In July 2006, Department of Education officials announced a $100 million proposal to fund vouchers for poor children to attend private schools, while at the same time keeping quiet about a study released just days earlier that showed private schools to be no more effective at educating children than public schools.
The study, commissioned by the DOE's National Center for Education Statistics, looked at 2003 math and reading scores from nearly 7,000 public schools and more than 530 private schools. The study concluded that public school students were performing as well as, and in some cases even better than, private school students from similar backgrounds.¹ These findings conflicted with the Bush Administration's position that handing out vouchers to attend private and parochial schools is the best way to educate poor children who attend failing public schools.
The DOE report compared reading and math scores from public and private school children in 4th and 8th grades. The study found that although private school students did score better in the aggregate, public school students did as well or better when the results were adjusted for students/ backgrounds. Eighth grade reading scores were the one exception where private school students scored significantly higher than public school students of similar backgrounds. The report also found that "Conservative Christian" schools performed significantly worse than either public or other private schools in eight-grade mathematics.²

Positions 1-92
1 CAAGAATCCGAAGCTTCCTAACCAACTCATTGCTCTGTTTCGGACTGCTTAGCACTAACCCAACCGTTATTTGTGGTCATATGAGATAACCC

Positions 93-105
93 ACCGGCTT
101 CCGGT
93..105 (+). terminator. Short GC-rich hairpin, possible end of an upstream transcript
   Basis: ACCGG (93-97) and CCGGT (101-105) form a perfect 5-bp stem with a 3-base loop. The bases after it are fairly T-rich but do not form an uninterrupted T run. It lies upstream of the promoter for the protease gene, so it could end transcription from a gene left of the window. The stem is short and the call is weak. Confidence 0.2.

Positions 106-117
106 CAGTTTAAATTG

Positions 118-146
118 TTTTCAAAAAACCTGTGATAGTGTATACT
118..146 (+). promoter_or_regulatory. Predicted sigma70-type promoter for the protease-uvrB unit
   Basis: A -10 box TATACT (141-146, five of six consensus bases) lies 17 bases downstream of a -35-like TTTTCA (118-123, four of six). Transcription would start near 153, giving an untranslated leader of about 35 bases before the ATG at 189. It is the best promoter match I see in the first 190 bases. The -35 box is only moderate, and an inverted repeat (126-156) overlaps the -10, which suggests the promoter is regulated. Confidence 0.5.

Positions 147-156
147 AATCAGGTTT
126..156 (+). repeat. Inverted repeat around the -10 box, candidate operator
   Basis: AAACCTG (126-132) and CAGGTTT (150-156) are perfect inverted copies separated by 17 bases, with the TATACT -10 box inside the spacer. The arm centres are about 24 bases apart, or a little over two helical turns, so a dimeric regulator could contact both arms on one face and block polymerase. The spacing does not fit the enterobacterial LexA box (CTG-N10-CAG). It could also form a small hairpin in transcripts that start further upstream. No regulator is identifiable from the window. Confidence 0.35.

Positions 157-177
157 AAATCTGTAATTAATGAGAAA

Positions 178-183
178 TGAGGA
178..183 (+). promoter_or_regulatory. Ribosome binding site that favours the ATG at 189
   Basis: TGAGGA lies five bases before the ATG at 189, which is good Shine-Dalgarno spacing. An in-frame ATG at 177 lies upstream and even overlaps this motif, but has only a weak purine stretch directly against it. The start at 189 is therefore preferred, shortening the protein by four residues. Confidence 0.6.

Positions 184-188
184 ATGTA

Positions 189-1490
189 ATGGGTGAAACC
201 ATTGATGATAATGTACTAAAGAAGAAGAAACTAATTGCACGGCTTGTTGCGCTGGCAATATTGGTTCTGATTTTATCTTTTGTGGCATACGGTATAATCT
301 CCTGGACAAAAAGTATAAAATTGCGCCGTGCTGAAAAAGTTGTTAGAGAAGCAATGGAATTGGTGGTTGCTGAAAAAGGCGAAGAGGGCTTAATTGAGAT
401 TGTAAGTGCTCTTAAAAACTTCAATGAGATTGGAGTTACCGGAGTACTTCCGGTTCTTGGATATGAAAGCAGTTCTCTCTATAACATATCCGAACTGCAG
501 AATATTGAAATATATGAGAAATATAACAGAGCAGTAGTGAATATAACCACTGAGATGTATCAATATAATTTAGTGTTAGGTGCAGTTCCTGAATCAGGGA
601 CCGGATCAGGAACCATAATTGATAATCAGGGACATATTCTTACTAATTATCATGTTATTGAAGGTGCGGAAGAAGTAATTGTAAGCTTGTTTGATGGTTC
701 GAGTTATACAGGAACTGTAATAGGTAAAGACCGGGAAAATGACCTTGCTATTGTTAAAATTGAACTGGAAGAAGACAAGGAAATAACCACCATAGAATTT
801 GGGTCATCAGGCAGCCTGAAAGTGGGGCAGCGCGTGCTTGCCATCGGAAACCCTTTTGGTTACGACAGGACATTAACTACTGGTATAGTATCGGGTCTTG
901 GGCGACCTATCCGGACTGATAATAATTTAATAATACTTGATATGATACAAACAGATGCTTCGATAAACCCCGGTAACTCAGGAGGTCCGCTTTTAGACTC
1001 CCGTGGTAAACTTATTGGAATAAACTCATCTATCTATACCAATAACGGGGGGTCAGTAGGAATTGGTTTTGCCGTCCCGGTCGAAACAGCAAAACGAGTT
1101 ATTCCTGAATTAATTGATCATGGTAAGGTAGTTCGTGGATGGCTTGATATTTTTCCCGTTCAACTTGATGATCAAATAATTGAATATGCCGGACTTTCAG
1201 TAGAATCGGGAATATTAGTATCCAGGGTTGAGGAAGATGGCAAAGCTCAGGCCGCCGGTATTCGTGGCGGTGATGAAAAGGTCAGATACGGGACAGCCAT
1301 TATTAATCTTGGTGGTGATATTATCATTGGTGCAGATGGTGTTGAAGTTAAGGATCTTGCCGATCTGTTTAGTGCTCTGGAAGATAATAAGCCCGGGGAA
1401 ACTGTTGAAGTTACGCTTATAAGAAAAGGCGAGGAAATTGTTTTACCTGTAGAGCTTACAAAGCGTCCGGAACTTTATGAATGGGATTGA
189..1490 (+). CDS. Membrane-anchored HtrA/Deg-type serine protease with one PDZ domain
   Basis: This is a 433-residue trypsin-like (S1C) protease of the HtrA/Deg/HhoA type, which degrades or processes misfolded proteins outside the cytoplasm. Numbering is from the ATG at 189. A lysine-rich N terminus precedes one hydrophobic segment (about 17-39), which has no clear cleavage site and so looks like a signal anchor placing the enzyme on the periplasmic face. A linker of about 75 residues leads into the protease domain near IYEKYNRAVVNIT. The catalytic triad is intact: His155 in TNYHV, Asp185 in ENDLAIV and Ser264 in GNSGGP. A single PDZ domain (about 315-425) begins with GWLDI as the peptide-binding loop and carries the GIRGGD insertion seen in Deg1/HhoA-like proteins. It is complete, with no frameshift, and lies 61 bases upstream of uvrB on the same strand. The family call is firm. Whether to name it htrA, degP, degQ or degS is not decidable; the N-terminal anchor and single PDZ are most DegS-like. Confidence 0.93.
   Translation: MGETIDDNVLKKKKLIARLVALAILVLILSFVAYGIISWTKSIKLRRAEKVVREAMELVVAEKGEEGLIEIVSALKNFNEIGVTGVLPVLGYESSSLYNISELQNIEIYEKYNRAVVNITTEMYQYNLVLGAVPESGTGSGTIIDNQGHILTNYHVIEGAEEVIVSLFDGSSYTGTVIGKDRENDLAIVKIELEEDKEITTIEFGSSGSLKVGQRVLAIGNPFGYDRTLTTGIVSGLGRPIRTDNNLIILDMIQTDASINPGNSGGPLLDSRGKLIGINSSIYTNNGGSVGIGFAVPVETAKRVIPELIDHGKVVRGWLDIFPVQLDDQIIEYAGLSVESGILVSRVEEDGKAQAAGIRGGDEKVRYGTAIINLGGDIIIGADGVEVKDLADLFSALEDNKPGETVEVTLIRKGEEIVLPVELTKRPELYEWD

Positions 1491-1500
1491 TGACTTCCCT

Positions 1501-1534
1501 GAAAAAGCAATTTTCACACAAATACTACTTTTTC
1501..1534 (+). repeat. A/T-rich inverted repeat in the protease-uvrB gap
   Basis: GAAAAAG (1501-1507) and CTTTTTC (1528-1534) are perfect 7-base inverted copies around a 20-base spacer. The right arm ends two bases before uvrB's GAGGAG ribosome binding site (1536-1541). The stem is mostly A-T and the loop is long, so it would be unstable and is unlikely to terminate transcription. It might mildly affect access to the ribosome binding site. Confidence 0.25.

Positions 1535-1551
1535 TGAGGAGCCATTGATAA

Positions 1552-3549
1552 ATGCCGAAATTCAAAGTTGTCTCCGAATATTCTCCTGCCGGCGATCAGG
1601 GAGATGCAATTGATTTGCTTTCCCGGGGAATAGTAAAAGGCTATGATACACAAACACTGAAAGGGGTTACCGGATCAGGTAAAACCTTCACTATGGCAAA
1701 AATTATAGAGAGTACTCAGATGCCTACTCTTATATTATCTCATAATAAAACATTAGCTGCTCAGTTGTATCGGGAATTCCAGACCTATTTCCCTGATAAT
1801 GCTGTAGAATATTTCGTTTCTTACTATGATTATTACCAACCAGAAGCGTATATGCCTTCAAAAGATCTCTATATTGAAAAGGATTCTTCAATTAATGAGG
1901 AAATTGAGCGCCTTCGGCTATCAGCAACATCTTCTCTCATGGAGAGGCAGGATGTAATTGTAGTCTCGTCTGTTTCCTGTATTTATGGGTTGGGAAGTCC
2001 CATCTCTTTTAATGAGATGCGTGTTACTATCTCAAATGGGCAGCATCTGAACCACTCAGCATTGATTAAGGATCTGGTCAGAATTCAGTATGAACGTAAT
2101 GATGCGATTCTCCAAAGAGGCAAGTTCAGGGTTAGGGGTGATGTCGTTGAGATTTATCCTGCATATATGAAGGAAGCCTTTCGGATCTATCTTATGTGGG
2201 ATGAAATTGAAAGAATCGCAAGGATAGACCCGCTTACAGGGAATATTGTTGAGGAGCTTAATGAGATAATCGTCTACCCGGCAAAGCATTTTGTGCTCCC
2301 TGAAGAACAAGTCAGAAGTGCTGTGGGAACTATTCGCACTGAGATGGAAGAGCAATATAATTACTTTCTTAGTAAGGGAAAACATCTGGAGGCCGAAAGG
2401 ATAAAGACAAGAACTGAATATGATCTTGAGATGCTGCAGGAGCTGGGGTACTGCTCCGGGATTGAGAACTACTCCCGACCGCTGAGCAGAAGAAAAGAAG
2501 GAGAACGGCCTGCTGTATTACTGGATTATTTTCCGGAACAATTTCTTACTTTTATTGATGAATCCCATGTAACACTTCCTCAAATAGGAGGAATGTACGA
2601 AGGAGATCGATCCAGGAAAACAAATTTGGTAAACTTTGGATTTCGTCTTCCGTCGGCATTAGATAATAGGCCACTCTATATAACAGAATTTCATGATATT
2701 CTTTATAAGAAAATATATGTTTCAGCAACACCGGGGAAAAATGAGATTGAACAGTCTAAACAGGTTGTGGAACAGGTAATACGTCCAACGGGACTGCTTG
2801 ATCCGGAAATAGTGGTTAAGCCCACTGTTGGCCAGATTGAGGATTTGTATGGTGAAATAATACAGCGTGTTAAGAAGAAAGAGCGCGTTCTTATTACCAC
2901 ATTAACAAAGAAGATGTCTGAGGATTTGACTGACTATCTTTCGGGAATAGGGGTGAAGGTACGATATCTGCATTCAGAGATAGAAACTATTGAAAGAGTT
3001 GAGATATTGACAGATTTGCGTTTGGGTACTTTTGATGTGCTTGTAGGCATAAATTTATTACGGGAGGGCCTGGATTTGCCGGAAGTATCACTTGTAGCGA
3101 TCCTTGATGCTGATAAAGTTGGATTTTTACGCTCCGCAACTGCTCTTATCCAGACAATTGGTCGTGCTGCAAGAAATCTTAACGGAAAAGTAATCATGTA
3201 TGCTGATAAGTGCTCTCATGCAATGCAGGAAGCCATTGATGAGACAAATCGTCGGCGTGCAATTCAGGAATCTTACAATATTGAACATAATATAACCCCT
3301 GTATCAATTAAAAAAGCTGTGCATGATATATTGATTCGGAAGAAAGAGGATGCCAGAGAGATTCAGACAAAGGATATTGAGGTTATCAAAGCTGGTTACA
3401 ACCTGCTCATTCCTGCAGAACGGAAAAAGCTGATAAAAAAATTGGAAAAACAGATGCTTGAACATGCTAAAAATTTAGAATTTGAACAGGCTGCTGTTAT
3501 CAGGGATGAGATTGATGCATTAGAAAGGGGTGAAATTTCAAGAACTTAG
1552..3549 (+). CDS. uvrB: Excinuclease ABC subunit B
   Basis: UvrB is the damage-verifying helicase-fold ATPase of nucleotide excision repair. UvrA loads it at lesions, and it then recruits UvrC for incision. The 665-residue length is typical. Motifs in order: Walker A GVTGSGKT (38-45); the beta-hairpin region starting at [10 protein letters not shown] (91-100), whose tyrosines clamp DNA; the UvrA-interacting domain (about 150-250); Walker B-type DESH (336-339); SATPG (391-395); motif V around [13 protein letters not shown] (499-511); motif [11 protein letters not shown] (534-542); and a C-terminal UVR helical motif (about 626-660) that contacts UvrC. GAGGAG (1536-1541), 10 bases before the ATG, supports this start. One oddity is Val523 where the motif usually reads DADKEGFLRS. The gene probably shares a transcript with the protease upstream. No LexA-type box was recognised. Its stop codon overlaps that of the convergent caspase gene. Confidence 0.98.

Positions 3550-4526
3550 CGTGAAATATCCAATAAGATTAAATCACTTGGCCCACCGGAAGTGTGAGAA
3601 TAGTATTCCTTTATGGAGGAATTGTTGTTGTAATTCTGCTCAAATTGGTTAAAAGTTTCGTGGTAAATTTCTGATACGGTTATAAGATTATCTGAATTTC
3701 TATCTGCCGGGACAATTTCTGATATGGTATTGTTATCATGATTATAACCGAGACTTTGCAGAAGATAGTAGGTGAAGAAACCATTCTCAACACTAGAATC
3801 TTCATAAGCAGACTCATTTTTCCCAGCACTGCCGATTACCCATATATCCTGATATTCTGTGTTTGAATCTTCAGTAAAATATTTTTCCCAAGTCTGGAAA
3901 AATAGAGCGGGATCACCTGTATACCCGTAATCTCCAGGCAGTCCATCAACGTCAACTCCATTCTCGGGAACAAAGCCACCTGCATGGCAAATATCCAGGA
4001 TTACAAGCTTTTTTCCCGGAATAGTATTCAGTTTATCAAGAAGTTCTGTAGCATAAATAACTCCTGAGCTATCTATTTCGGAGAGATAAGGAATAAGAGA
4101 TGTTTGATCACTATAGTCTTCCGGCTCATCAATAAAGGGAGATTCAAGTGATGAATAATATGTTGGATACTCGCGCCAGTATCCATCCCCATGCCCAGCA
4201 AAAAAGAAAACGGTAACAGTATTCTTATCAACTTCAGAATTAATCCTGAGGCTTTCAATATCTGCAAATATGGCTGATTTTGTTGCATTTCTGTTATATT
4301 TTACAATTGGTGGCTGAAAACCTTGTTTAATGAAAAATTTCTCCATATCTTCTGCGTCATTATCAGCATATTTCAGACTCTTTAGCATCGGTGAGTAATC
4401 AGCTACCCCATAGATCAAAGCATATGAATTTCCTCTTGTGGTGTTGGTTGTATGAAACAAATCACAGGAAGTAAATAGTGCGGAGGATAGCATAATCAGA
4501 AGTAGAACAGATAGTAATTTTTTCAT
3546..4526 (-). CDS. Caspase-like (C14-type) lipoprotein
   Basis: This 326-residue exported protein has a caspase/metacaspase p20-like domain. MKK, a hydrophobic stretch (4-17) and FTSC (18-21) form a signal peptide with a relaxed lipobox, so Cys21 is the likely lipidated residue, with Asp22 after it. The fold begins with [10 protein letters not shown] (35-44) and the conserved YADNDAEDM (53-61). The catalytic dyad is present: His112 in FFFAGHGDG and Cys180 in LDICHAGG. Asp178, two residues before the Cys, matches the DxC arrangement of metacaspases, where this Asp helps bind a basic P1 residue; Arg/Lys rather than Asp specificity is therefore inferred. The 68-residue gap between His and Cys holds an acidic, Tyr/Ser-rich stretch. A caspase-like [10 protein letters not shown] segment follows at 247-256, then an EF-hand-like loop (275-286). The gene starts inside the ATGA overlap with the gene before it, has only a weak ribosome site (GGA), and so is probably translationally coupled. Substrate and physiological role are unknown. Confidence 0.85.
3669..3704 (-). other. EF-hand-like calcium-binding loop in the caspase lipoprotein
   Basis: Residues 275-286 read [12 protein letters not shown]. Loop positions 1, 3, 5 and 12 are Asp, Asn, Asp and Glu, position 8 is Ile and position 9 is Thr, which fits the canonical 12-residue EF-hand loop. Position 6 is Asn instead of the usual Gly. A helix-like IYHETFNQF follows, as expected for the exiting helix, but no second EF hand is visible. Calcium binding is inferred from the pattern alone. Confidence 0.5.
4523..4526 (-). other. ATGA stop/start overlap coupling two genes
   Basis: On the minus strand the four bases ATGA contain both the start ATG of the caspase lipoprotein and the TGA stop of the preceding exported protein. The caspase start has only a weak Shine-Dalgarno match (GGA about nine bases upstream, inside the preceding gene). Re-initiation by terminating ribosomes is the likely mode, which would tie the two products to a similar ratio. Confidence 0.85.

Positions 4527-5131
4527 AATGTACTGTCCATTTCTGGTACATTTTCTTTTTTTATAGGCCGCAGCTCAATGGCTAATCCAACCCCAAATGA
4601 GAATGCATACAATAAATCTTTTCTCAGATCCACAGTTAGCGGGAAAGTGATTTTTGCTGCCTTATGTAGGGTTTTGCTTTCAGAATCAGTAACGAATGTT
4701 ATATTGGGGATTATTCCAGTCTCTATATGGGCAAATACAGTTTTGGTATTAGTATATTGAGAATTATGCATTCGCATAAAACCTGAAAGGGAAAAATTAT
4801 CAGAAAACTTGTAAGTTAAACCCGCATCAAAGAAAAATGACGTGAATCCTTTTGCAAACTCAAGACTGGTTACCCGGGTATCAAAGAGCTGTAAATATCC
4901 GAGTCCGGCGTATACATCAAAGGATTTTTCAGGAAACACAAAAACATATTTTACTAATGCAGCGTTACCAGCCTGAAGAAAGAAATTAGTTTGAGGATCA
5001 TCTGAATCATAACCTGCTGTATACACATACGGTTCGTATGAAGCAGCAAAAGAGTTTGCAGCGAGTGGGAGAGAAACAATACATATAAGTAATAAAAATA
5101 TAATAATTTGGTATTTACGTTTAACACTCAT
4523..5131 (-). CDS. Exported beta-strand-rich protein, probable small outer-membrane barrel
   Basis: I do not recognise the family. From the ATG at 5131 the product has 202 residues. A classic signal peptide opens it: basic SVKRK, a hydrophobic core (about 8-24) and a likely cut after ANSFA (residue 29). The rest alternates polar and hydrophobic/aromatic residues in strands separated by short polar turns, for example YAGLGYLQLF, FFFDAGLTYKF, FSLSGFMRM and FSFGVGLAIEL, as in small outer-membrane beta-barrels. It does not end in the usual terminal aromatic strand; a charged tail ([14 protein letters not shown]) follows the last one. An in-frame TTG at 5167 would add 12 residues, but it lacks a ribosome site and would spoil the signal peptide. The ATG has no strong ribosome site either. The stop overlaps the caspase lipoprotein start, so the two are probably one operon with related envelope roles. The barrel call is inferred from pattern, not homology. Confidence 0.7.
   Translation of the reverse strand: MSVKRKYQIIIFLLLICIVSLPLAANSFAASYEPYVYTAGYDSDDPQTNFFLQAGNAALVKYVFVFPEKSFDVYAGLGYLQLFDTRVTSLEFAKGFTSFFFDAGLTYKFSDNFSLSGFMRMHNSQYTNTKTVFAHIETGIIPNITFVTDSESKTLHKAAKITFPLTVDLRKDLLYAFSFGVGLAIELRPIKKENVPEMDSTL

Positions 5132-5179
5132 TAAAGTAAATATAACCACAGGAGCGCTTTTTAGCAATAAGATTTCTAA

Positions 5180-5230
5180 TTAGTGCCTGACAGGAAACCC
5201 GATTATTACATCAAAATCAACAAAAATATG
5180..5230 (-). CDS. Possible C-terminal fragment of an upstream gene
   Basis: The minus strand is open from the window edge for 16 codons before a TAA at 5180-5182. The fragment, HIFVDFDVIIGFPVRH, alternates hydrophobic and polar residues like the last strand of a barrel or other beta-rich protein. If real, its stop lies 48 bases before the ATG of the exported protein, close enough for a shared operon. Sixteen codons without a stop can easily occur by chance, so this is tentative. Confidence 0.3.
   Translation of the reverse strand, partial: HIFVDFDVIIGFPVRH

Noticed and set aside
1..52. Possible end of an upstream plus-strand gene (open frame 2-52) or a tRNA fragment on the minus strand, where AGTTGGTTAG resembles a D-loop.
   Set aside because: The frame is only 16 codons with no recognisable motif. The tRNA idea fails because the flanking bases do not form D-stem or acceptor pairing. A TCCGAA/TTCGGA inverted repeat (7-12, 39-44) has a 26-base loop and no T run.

In response to the study, the Department of Education did not hold a press conference to celebrate the success of public schools, nor did it issue a press release to announce the study's findings. The New York Times notes that the study was released on a "summer Friday. . . without a news conference or comment from Education Secretary Margaret Spellings."³ Reg Weaver, president of the National Education Association, asserted that if the study's findings had shown private and religious schools to be better at educating poor children, "there would have been press conferences and glowing statements about private schools."4As it was, the Education Department effectively dropped the report into what Weaver termed a "black hole."
1. National Center for Education Statistics, "Comparing Private Schools and Public Schools Using Hierarchical Linear Modeling," U.S. Department of Education, July 2006, accessed December 5, 2006.
3. Diana Jean Schemo, "Study Bolsters Public Schools," New York Times, 14 July 2006, accessed December 5, 2006.